Dear angry, depressed, resigned Gooners, I’m back with my weekly column.
Inspired by Dave the Master and his brilliant piece on why Arsène Wenger should rotate his left-backs, I also try to find some positives in these gloomy days.
The defeat suffered against Chelsea has reminded us that we still have a lot to go before being considered as genuine title contenders and that, despite having the best and most complete squad in years and plenty of hope, we’re still short – one way or another.
Sadly enough, we all knew that it would have been difficult to come out of Stamford Bridge with a positive result, so it was the inexplicable loss at home to Watford that really hurt, I believe. Had we won against the Hornets and lost to Chelsea, the mood would be slightly different – and so would be the league table.
We didn’t play that badly against Antonio Conte’s team, in fact; the encounter was quite balanced until Marcos Alonso’s vicious attack on Hector Bellerín and the consequent goal. Until that turning point, we even showed some encouraging pressing and made life difficult for our opponents to take the ball out of their box with Alex Mesut Özil and Theo Walcott blocking any passing line to the wing-backs, Alex Iwobi closing on Matic and Alexis attacking Courtois – to force a long ball or a difficult pass to David Luiz.
Once they scored, though, the whole tactical plan and approach changed and suddenly our opponents were in the ideal position: sit deep, invite the Arsenal and punish them on the counter.
There are many reasons behind the defeat as we were inefficient in front of goal – Gabriel and Mesut Özil really should have scored – we were tactically predictable once Hector Bellerín came off and we switched from a plain 4-3-3 to the usual formation and we were mentally weak as none of our players tried to force a change to the gameplay but always picked the safe option, instead.
Add to that some bad luck – the controversial opener allowed and Courtois brilliant display – and a few schoolboy errors (Coquelin!) and the defeat was inevitable.
That said, I don’t believe the narrative of us being outplayed by Chelsea or being dominated by them and I don’t agree with the general ras-le-bol that is so popular among fans, these days.
There are still positives about our team and even about our manager (!), whose legendary stubbornness and tactical ineptitude was clearly disproved by his team selection ahead of the Stamford Bridge clash: how many were calling for Mesut Özil to be played wide, in big away games? How many were desperately shouting for Olivier Giroud to be dropped in favour of Alexis, as our central striker? How many were insisting that we should play a 4-3-3 and not the obsolete 4-2-3-1?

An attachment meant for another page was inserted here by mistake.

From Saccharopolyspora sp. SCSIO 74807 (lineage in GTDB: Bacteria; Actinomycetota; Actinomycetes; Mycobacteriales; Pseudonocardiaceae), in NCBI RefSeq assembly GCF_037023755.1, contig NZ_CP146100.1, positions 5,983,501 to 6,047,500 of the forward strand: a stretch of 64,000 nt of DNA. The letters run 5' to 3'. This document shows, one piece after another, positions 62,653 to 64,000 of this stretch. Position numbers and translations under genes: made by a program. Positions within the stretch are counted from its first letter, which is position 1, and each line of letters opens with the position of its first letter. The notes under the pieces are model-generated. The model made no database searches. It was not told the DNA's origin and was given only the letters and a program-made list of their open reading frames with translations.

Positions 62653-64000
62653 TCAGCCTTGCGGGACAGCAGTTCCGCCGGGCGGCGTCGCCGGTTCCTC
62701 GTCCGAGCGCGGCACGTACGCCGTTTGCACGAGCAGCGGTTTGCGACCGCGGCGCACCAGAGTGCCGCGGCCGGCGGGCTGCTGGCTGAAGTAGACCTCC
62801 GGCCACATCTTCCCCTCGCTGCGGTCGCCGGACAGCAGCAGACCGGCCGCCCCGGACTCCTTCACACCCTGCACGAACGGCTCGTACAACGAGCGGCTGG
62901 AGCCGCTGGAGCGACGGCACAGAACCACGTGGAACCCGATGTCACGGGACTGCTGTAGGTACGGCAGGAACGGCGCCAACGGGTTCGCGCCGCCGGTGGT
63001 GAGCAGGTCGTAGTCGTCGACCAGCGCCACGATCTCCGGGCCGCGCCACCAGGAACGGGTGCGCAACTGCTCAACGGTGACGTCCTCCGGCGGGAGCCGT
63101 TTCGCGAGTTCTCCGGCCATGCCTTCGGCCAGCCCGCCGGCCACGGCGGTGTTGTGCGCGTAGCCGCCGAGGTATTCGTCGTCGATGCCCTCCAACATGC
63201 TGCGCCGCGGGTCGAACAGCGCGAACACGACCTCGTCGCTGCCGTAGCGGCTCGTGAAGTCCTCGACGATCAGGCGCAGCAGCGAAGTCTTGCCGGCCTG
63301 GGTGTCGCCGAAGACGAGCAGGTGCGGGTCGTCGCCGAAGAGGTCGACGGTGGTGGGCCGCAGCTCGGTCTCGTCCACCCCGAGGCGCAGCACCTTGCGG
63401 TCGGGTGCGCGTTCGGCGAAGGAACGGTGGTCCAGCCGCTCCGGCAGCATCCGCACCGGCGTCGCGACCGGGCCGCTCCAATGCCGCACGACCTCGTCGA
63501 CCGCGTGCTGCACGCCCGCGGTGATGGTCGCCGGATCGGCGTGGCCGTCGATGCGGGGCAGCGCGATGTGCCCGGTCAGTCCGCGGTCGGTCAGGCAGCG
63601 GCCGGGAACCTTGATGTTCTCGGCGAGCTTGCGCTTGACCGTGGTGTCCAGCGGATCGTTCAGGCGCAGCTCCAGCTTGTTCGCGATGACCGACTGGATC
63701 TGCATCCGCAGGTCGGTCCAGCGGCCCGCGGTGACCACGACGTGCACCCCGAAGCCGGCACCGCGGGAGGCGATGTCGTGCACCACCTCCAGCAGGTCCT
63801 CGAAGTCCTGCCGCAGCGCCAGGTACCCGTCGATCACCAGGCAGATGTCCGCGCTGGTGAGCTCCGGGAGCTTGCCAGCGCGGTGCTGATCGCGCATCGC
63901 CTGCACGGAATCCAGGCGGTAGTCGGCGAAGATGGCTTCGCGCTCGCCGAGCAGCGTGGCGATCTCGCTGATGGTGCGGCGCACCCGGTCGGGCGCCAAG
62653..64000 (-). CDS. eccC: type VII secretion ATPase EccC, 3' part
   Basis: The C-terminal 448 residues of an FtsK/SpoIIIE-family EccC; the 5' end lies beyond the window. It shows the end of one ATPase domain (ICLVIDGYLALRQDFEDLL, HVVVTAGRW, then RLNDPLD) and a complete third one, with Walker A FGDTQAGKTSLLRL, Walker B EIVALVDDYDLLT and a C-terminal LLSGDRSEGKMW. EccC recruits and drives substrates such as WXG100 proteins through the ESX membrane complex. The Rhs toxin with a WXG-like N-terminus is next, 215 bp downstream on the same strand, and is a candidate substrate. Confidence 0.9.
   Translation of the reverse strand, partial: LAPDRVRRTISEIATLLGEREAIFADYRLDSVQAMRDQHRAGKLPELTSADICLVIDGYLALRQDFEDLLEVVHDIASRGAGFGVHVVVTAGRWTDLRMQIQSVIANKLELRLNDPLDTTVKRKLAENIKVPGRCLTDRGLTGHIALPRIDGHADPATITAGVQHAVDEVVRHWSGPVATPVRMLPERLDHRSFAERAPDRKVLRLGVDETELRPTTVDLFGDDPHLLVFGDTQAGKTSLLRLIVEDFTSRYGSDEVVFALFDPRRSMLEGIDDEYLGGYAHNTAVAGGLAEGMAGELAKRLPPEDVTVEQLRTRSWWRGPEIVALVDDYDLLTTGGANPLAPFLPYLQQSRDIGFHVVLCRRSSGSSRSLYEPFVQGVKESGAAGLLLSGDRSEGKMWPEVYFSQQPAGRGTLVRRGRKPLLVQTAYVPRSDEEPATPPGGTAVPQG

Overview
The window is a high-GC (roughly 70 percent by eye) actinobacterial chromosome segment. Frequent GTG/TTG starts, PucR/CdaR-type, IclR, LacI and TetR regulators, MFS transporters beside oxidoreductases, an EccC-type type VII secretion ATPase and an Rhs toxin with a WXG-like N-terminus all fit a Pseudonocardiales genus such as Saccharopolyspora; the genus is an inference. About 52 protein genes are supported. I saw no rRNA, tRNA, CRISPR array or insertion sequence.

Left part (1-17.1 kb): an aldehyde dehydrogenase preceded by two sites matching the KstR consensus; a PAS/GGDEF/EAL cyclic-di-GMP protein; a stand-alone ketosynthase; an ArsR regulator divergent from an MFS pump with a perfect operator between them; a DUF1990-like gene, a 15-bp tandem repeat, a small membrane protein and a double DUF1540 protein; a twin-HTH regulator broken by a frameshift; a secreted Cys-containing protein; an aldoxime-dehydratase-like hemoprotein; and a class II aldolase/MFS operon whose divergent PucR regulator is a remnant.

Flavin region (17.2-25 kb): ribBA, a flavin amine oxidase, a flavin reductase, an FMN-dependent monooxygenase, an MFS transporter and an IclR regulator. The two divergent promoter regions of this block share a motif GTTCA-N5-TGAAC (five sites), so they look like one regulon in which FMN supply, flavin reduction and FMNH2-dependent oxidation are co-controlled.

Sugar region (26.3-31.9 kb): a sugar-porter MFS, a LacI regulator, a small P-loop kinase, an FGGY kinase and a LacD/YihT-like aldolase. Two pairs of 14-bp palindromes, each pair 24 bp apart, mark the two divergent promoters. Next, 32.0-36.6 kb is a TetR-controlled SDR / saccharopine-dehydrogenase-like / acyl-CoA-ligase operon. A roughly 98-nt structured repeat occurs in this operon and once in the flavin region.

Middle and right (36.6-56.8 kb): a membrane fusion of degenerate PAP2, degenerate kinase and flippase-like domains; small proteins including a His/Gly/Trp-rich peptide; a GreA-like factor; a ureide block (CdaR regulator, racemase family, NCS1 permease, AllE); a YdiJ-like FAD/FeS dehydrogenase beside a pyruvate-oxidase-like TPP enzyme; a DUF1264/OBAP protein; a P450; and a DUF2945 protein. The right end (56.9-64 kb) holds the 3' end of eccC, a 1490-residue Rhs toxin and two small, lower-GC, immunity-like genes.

Well, Arsène Wenger did plan all of that and finally listened to you guys, you should be happy.
Unfortunately, it didn’t last long but that was due to some external, unexpected factors and not to the French dinosaur’s creed; you can’t keep the same tactical approach if you replace Hector Bellerín with the less-mobile, less-assured and less-pacy Gabriel, you must admit the manager had very little choice once the Spaniard was knocked-down.
I’m not saying Arsène Wenger was faultless for the defeat and I’m not against a change at the helm, when the season ends, but I want to be fair in the judgment of his actions and errors; he showed a tactical flexibility that very few people would have expected and this is one of the positives of the day, at least we know that we can different tactical plans, depending on who we are facing.
Chelsea players were smarter and sharper than us, especially once they took the lead; before that, the general feeling was that Antonio Conte’s men were a bit surprised by Arsenal’s reluctance to take initiative and leave spaces behind their midfield line, as they were clearly struggling to get Diego Costa and Hazard involved in the game.
Alex Oxlade-Chamberlain was another pleasant surprise of the day, his mature display in central midfield was a real breath of fresh air and gave us some inventiveness and pace, although he didn’t find much cooperation around him.
He didn’t have much impact but it was also down to the lack of movement from Alex Iwobi – who had the worst game since his breakthrough – Alexis Sánchez and Theo Walcott, all of them being rather anonymous throughout the game.
With Santi Cazorla and Aaron Ramsey injured, Alex Oxlade-Chamberlain could form a very interesting duo with the returning Granit Xhaka, whose ban ends after the home game against Hull City.
This atypical pair has all the ingredients to work well, with the Swiss controlling the game from well-inside our half and the former Southampton man bringing the sudden spark, the unexpected change of pace to our game.
We desperately lacked speed and power against Chelsea and this duo can bring exactly those two qualities, plus a superior technical mastery, compared to Francis Coquelin; moreover, Alex Oxlade-Chamberlain’s hunger to finally find a place on the pitch and Granit Xhaka’s desire to win over his critics could prove to be decisive to restore some passion and drive in our slow, sloppy midfield.
All of this is theory, of course, but something similar happened when Arsène Wenger “accidentally” paired Aaron Ramsey with Mikel Arteta or Francis Coquelin with Santi Cazorla, our team could suddenly find a new dynamic and balance.
After all, this could be the revolution some fans, pundits and journalists are crying for when they compare how Antonio Conte turned Chelsea’s fortune around after the football lesson he was taught at the Emirates Stadium, not too long ago.
Thirty-something Italian, currently in Switzerland. Gooner since mid-ninties, when the Gunners defeated my hometown team, in Copenhagen. Twelve years ago I started my own blog (www.clockenditalia.com) after after some experiences with Italian websites and football magazines. Debate, don’t insult or you’re out.